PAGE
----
This report from the CIPD and the High Pay Centre examines how chief executives working for FTSE 100 firms are rewarded, examining such aspects of remuneration as salaries, bonuses, long term incentives plans and benefits. It lists CEO pay data by mean and median, by industrial sector, by firm size and by gender. It also has some recommendations for stakeholders interested in creating a fairer and more ethical approach to employee reward.
Since our previous annual review of FTSE 100 chief executive remuneration, the level of structure of CEO reward has continued to be a central theme of wider debates about corporate governance, economic inequality and prevailing workplace culture and employment practices. In this year’s report, the finding that chief executive pay has increased will no doubt spark further controversy.
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The total income received by chief executives working for current FTSE 100 firms was £560.1 million in the financial year ending 2017. If we divide this amount equally among all the CEOs covered by our report, they would each receive a mean annual package worth £5.7 million, 23% higher than the 2016 mean figure of £4.6 million.
However, CEO pay is not distributed evenly. If we rank the CEO pay in the FTSE 100 from the lowest to the highest, then the mid-point in this range is worth £3.9 million, which is 11% higher than the median figure of £3.5 million paid in 2016.
By contrast, data from the Office for National Statistics indicates that mean pay for full-time workers has increased marginally by 3% over this period from £34,414 to £35,423, while median pay for full-time workers had risen by just 2% from £28,213 to £28,758.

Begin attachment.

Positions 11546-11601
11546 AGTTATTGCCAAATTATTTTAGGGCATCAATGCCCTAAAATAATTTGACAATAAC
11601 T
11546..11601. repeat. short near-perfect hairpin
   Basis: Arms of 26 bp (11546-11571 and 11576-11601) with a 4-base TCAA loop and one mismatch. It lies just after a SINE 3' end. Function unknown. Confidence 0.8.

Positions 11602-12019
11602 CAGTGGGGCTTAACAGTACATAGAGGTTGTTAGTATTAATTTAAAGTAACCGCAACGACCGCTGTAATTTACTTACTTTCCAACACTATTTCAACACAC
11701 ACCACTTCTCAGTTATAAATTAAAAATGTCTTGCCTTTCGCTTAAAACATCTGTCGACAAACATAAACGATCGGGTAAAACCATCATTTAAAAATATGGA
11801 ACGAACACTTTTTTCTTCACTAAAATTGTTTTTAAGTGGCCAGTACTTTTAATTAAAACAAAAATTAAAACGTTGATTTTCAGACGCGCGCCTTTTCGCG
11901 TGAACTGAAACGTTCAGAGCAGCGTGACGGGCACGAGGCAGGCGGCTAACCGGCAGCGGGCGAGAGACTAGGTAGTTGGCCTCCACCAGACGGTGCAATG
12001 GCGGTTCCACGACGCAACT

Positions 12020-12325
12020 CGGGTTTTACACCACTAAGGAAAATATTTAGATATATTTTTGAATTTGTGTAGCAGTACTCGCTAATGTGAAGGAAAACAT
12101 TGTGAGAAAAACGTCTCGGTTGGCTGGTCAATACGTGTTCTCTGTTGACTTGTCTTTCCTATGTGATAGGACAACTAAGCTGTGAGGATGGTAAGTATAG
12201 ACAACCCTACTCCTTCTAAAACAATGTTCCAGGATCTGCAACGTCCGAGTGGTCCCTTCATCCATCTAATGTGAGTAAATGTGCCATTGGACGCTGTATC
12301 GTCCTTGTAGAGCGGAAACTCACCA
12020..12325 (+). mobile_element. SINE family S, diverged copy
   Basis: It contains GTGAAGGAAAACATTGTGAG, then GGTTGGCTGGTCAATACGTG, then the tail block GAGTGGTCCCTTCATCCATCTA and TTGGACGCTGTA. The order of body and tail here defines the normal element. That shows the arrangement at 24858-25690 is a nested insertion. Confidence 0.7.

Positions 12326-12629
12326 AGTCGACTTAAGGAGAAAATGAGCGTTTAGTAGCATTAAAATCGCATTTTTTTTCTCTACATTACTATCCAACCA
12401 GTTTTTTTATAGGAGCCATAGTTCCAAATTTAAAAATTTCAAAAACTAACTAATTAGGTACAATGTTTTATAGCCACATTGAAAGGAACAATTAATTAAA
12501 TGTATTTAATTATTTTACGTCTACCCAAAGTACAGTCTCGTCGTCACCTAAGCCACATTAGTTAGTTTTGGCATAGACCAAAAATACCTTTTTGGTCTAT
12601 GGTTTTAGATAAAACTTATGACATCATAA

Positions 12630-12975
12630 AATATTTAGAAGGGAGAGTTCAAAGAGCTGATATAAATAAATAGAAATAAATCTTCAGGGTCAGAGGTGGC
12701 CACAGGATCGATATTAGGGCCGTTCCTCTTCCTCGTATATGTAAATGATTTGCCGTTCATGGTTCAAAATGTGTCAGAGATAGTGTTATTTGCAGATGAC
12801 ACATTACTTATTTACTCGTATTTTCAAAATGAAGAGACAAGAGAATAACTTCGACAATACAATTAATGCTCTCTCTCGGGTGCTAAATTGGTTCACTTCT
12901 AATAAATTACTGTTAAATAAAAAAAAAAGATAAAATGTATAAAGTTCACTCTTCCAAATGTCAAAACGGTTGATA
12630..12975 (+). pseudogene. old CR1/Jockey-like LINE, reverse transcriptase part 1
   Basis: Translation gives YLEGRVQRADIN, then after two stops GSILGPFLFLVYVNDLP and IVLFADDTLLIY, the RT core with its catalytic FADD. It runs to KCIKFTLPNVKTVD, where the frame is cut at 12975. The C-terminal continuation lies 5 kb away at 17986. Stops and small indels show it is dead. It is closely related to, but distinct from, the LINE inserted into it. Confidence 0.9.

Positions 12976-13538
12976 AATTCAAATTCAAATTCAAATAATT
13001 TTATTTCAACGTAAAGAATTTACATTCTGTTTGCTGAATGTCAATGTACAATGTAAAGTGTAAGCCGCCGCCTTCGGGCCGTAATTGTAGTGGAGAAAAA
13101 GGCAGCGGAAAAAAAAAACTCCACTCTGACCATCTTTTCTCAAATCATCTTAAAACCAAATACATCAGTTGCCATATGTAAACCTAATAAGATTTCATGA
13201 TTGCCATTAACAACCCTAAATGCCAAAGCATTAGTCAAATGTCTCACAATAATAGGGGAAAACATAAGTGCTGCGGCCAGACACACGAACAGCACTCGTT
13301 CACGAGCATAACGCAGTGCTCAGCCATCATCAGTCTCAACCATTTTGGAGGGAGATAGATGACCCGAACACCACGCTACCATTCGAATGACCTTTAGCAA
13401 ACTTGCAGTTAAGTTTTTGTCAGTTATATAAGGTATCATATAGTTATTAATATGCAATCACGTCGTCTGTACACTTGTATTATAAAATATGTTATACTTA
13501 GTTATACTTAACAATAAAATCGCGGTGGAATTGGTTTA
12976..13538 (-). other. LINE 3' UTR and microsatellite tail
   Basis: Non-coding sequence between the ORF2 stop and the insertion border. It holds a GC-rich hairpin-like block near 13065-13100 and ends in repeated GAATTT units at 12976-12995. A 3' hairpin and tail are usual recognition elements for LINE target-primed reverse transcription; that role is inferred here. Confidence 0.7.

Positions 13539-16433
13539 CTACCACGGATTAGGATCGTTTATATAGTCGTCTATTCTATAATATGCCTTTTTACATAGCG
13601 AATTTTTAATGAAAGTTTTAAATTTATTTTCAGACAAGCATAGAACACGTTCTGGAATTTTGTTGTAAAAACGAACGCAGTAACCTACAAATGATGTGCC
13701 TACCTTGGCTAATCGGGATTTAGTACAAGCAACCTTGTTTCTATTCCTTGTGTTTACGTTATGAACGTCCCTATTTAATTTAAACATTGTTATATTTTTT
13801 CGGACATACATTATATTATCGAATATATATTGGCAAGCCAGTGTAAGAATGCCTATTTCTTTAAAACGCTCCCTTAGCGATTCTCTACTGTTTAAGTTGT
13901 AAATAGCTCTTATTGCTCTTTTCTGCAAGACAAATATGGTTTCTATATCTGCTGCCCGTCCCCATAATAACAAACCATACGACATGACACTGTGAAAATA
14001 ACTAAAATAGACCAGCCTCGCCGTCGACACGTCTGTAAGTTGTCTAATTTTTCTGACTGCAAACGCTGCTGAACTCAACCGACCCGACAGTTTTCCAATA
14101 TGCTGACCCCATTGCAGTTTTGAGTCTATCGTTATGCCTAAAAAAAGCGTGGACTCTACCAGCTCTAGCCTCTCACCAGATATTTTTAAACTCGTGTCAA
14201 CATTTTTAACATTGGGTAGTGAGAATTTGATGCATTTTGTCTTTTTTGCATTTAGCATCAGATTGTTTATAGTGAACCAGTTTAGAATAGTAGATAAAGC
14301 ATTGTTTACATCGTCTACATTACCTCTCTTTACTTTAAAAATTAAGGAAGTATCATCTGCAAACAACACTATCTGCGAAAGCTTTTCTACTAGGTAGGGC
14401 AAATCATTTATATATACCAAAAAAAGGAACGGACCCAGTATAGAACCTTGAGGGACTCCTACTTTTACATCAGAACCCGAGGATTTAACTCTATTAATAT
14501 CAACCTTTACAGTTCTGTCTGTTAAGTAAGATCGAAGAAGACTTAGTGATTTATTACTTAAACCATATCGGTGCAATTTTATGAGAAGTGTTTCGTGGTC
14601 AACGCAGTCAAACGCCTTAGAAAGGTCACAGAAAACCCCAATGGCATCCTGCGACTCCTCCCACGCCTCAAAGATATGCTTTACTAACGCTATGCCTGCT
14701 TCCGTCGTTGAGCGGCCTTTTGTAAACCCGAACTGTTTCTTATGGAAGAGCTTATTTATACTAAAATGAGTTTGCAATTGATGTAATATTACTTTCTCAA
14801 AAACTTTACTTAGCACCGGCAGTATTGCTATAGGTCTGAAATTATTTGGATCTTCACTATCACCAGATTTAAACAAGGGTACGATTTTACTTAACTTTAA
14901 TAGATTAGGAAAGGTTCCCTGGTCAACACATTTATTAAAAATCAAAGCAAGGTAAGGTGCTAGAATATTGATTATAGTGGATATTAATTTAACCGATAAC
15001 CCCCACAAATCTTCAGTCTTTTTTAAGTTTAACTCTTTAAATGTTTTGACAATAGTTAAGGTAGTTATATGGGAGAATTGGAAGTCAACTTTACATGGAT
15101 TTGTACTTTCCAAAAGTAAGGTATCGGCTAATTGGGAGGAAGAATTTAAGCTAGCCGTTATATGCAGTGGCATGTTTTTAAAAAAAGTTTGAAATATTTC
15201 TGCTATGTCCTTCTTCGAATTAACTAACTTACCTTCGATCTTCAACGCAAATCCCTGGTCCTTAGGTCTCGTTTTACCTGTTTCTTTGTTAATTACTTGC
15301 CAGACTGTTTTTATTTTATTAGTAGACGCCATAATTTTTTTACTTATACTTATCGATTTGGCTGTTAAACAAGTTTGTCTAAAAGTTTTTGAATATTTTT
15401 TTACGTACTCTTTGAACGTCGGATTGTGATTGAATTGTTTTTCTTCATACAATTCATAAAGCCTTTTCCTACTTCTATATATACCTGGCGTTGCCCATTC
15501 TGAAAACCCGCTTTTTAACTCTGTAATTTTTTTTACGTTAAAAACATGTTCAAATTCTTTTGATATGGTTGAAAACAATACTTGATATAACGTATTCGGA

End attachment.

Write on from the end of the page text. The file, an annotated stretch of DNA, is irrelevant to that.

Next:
To help create fairer and more ethical approaches to employee reward, HR should champion a better understanding:
- within the organisation about how employees create and add value. Too often corporate performance is defined mostly through achievement of financial measures. However, this is only part of the equation. Other metrics of success should relate to how all workers - irrespective of their contracts - are managed, developed and rewarded.
- that business success is a collective endeavour. Too often, corporate achievement is ascribed to the efforts of those at the top and that is where pay is concentrated. To address this, HR should ensure that there is more alignment through the organisation over how individuals are rewarded relative to their contribution.
- of how reward influences behaviour. Insights from behavioural science indicate that the current way CEOs are rewarded doesn’t necessarily result in enhanced company performance. It suggests that current remuneration is too complex and the targets too remote to incentivise behaviour. Instead, smaller, simpler and more immediate rewards could have more of an impact.
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